Rachel Corrie crew turns down Irish/Israeli Government deal
A confrontation between the Irish ship, MV Rachel Corrie, and the Israeli Navy seemed certain on Friday night as the crew refused a deal put forward by the Irish and Israeli governments.
The MV Rachel Corrie is expected to arrive in Gazan waters on Saturday morning.
The deal would have seen the boat diverted to the Israel port of Ashdod where the ship would be inspected and the aid delivered to Gaza through the Erez crossing. Two of the crew would have accompanied the aid shipment until it reached Gaza.
Mairead McGuire, the Irish Nobel Peace Prize laureate, who is on board the Rachel Corrie, said that it is their aim to break the siege on Gaza. She also said that the crew was not afraid and that Israel had, so far, made no attempts to contact the ship.
A statement from the Irish Department of Foreign Affairs said “This proposal was put to those on board the Rachel Corrie who, on Friday afternoon, after careful consideration and having thanked the government for its efforts, declined to accept it. I fully respect their right to do so and to continue their protest action by seeking to sail to Gaza."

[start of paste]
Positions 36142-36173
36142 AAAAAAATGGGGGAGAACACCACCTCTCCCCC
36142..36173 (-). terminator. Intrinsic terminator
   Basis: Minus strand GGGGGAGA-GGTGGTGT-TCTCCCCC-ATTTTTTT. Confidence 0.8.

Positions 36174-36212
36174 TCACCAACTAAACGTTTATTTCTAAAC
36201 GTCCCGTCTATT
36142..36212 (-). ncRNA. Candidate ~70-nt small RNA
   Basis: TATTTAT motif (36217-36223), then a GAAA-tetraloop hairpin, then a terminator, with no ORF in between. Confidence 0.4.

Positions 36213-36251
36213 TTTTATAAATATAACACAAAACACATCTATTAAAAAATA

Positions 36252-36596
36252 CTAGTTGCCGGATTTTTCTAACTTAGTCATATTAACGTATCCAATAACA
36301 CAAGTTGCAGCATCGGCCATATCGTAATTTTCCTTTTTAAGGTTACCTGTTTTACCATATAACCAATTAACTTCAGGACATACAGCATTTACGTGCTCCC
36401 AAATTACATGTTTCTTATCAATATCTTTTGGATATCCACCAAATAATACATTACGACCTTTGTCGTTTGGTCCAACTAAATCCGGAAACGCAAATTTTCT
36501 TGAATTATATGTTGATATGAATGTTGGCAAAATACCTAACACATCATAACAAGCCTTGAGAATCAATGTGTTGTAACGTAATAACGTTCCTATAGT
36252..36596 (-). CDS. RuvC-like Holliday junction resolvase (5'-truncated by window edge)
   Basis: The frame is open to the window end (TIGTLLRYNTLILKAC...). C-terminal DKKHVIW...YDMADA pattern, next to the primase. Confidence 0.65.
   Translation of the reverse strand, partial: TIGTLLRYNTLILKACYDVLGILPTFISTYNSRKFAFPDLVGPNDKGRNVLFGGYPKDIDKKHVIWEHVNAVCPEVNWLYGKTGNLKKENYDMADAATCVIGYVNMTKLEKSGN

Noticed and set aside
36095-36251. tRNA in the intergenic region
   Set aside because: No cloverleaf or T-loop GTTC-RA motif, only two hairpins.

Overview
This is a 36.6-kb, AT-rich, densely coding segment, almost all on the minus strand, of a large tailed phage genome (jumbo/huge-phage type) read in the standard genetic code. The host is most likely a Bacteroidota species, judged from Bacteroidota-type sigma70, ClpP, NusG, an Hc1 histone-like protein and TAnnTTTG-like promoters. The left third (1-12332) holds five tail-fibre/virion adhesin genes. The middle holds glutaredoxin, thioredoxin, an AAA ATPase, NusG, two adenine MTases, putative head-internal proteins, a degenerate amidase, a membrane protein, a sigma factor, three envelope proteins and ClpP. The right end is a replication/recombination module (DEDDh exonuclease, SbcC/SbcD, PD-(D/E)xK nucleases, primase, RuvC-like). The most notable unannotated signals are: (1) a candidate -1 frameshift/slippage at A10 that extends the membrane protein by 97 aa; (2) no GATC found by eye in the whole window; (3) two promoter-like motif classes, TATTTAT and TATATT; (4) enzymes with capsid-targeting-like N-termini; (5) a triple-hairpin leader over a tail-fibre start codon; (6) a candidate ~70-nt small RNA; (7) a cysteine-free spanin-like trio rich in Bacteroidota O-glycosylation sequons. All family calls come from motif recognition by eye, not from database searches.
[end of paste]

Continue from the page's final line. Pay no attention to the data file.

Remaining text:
The Government asked the Israeli Navy to exercise restraint if they board the ship. It said “Those on board the Rachel Corrie have made clear their peaceful intentions and have stated that they will offer no resistance to Israeli forces. Based on these assurances, there can be no justification for the use of force against any person on board the Rachel Corrie.”
“The Government has made clear that it believes that the Rachel Corrie should be allowed to proceed to Gaza and to unload its humanitarian cargo. Those on board the Rachel Corrie have indicated that they are ready to accept inspection of their cargo at sea, prior to docking in Gaza.”
"However, the Israeli government has stated that it is not willing to allow any breach of their naval blockade of Gaza."
Minister Michael Martin and the Department of Foreign Affairs also said that they were concerned for the crew’s safety as interaction with the Israeli Navy now seems inevitable. However, the Department also understands the crews desire to see their mission through.
“We are also conscious of the urgent need to address the humanitarian concerns of the people of Gaza,” said the statement.
Early on Friday Israel had said that they have “no interest in confronting” the Irish aid ship of its crew and asked that they sail directly to Ashdod port. The crew refused.
Foreign Ministry Director-General, Yossi Gal said “We have no interest in boarding the ship. If it sails directly to the Ashdod port, we will secure its crew and refrain from boarding it. Israel is prepared to receive the ship and unload its cargo. After it is checked to make sure it contains no weapons we will be prepared to transfer all of the goods to Gaza.”
McGuire, from on board the ship, said the crew would practice peaceful resistance. She said if the Israeli Navy boards the ship all of the crew will be on deck with only the clothes on their back and nothing else.
“We will sit down…They will probably arrest us ... But there will be no resistance," she said.
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